Recently, during our review of the Xperia X Performance, we had a Laurel and Hardy moment in the WhistleOut office. One of our team, who loves poking around the new devices on this reviewer’s desk, spotted the new Xperia X Performance, beside the older Sony Xperia Z5. What happened next was like something straight out of a classic black and white comedy.
Him: This is the new Xperia?
Me: Nope, this is.
Him: This is the X?
Me: Yep, that’s the X.
Him: And this is the X Performance?
Me: No, the other one is.
Him: So this one is the X then?
Me: No, that’s the Z5.
Him: (stares blankly).
The point, of course, is that the older Z5s and the new Xperia X models all basically look the same. My colleague found it a bit easier to tell them apart after he picked up the X Performance and noticed how much thicker and heavier it feels in the hand, but otherwise the new ones look like the old ones so much that it is impossible to tell them apart at a glance.
Maybe this is a good thing. Perhaps this uniformity helps the Sony Mobile brand as a whole. As a phone fan, I can spot a Sony in someone’s hand without any effort. It certainly doesn’t harm Apple iPhone sales. But in a time when phone technology changes every year, and handset designs are as important as the parts inside, it does seem strange that Sony has persisted with this look and feel for so long — especially in light of the change of name from the Xperia Z to the Xperia X. And, if you didn’t like the Sony handset design before, you probably won’t fall in love with it now.
This consistency continues under the hood. The newer X models use updated Qualcomm Snapdragon 820 processors, but include the same 32GB storage and 3GB RAM. The X models are still IP68 water resistant, which is one thing we are glad that Sony didn’t change.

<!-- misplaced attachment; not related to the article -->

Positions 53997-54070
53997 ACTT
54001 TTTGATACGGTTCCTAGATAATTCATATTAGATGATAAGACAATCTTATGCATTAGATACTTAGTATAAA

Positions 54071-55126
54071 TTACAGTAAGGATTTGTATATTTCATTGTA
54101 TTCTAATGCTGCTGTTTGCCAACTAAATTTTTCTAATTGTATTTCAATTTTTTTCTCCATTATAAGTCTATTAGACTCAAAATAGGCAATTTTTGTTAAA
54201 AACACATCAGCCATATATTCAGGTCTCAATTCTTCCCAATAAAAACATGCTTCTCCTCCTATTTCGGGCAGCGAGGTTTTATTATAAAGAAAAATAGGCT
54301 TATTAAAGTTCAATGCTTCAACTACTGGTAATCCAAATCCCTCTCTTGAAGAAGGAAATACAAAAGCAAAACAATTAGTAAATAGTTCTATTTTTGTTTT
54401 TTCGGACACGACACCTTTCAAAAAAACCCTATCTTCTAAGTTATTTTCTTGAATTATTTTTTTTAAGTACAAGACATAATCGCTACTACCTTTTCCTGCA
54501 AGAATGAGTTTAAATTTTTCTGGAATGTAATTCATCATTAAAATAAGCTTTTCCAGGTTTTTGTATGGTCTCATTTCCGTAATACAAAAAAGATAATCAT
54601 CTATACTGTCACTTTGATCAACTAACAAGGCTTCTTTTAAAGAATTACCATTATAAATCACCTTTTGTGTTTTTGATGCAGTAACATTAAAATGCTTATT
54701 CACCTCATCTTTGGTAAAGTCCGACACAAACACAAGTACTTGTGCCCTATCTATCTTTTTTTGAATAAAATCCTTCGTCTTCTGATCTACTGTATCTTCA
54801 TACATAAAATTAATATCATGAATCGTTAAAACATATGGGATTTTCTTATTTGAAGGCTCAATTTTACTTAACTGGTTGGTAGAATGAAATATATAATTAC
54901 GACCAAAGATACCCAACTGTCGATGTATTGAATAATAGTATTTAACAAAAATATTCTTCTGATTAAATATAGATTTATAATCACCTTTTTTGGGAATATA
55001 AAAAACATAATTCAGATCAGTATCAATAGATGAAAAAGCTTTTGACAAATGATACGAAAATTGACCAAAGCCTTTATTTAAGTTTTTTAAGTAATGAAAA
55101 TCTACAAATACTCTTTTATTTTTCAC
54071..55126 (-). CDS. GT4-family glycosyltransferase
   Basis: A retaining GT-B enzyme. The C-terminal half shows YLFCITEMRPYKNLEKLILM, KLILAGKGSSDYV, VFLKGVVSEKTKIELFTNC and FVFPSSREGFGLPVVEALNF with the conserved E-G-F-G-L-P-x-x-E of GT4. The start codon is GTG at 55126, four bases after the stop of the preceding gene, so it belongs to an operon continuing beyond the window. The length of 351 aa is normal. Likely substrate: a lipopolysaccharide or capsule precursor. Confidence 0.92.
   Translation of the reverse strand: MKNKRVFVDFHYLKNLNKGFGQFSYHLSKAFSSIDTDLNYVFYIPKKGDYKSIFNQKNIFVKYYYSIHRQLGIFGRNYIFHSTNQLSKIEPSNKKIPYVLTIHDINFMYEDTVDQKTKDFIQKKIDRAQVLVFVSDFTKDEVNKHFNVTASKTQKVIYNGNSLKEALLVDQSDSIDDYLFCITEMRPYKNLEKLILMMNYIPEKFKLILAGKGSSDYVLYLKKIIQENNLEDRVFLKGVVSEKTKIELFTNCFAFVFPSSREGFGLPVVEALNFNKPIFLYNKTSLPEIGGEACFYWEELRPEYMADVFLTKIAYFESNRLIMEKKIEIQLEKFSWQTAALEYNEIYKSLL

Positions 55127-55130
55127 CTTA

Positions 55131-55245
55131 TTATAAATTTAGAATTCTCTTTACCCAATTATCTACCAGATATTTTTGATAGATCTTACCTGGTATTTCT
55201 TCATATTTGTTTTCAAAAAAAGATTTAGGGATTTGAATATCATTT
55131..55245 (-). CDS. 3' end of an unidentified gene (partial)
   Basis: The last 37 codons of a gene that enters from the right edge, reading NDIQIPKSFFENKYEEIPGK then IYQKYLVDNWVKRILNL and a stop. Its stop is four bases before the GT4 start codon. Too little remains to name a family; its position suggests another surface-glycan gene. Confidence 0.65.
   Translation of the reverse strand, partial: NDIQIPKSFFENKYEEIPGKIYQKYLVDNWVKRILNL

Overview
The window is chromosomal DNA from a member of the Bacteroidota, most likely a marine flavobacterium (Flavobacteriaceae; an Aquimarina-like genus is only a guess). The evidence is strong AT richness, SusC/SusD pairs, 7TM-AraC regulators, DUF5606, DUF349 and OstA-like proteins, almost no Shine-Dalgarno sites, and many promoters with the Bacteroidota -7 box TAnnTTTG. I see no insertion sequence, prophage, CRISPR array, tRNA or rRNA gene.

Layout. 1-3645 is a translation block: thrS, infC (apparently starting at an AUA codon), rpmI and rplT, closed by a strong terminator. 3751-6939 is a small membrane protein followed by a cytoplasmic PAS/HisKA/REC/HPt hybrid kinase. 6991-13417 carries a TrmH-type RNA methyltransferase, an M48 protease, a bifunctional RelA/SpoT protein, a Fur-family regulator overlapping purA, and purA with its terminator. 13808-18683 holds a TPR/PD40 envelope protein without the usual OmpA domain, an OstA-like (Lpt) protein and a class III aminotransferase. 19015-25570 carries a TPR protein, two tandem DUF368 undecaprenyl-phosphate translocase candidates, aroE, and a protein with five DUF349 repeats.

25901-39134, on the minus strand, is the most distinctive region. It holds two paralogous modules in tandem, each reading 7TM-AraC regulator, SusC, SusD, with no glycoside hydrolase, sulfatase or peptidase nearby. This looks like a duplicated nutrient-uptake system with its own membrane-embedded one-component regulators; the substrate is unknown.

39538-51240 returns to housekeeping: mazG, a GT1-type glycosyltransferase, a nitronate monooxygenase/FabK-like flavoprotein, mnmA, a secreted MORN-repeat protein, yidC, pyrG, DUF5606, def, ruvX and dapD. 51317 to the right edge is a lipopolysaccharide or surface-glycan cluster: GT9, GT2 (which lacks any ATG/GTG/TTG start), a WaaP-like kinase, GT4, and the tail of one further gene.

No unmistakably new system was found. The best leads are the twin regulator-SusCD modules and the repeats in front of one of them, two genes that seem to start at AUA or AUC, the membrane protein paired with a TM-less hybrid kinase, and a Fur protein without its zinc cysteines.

The Xperia user experience remains largely the same as it did in the Z5, too. It is now based on Android Marshmallow (version 6), and there are a few new options exposed in the Settings, and a few tweaks here and there, but functionality it is the same as before. Sony Music and Video stores are still easily accessible, and you can still play PS4 games remotely with the Xperia X and X Performance.
One key area where the new Xperias supersede the older models is in photography. On paper, the Xperia X phones seem to have the same 23-megapixel cameras, but in practice there is a pretty obvious improvement in the quality of photos these phones are capable of taking.
The camera software is great to use. Swipe up and down to change camera modes, and swipe from left to right to switch from the rear-facing camera to the Selfie cam. Sony still include all of its different camera apps, from panorama shooting to goofy extra like the dinosaur-filled augmented reality mode.
Probably our chief complaint with the Xperia X Performance is in regards to battery life. The X Performance is a pretty chunky phone, yet the handset actually has a smaller battery compared with the Z5. This smaller battery, matched with an increasingly power hungry computer, means that the two-day battery life of the Z5 is now single-day in the X Performance. You might squeeze out a day and a half with lower usage on the weekends, but we found we had the X Performance on the charger each night.
Despite its excellent camera, it’s quite hard to recommend the Xperia X phones over the numerous other great smartphones in market right now. In fact, it’s hard to recommend them over older Xperia phones, given how much cheaper the older models are now. Sony is tenaciously sticking to a plan it seems, but we wonder whether it is time to go back to the drawing board and try to reimagine what a Sony phone can be.